2.3. Contribution to Homeless and Feral Cat Populations

Cats with outdoor access are also at a higher risk of getting lost and contributing to homeless and feral cat populations. In 2016, 56% of the cats received into Canadian shelters were strays [1]; based on a total intake of 114,131 cats, it is estimated that 63,456 were strays. While 68% of stray dogs were returned to their owners, only 10% of stray cats were returned. The Canadian Federation of Humane Societies report suggested that this difference may have been a result of owner abandonment, or the belief that cats are more disposable than dogs. In the United States, it is estimated that there are 30 to 40 million stray and feral cats [2]. Similar to Canadian intakes, 880,415 of 1,648,089 cats (53.4%) received into American shelters were strays [36]. Compared to Canadian shelters, American shelters had a lower rate of return for both dogs and cats, but dogs (37%) still had a higher return rate than cats (5%). As cat overpopulation remains a challenge in Canada and the United States, managing the risk of abandonment or lost cats is an important aspect to minimize the number of stray cats.

2.4. Negative Impacts on Wildlife Welfare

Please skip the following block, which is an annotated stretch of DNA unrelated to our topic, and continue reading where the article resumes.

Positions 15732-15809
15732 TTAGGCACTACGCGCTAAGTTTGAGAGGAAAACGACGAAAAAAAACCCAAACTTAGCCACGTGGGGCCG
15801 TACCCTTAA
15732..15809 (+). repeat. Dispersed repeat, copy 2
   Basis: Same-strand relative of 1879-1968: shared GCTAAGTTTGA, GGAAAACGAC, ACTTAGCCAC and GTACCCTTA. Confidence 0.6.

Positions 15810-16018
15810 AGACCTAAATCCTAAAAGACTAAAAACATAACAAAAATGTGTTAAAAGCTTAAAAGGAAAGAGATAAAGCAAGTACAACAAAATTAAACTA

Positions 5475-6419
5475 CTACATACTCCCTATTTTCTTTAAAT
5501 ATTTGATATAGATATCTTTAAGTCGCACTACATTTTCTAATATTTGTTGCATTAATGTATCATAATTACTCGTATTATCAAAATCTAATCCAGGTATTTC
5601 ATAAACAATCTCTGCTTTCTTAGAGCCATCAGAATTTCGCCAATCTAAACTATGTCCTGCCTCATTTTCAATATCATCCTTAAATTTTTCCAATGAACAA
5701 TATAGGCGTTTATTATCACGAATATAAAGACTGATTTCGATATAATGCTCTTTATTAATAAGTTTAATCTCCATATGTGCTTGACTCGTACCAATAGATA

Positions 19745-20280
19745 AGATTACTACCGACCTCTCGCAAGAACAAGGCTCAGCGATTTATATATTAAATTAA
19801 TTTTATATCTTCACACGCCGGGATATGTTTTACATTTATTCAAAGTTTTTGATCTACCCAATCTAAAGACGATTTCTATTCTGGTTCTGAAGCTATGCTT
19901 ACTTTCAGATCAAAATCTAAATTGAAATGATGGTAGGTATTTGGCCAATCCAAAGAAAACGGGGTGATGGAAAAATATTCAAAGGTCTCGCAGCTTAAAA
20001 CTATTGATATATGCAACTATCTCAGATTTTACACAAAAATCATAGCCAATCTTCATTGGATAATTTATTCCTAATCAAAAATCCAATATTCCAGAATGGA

Uncontrolled outdoor cats can also have negative impacts on other species, including wildlife. For instance, cats have caused local extinctions of species, exterminated species endemic to islands, and have become an issue to a variety of ecosystems [37][38][39]. Domestic cats are obligate carnivores and retain highly developed predatory skills even when kept as companion animals [40]. Various studies have assessed predation by companion cats using owner reports, and a summary provided by Loyd and colleagues [41] suggests that the primary predation targets are small mammals, followed by birds. Using animal-borne video cameras, one study conducted in a suburban area on the southeastern United States found that 44% of companion cats with free-roaming outdoor access engaged in predation of wildlife while outdoors [41]. Predation targets in this particular study were specific to the region, and included reptiles, mammals, and invertebrates, and predation rates varied with the season. Most of the cats that were successful at hunting captured one or two prey items during the 7-day observation period, but some cats captured up to five items. Interestingly, only 23% of prey items were brought back to the household, suggesting that owner reports of cat hunting behavior likely underrepresent total predation rates.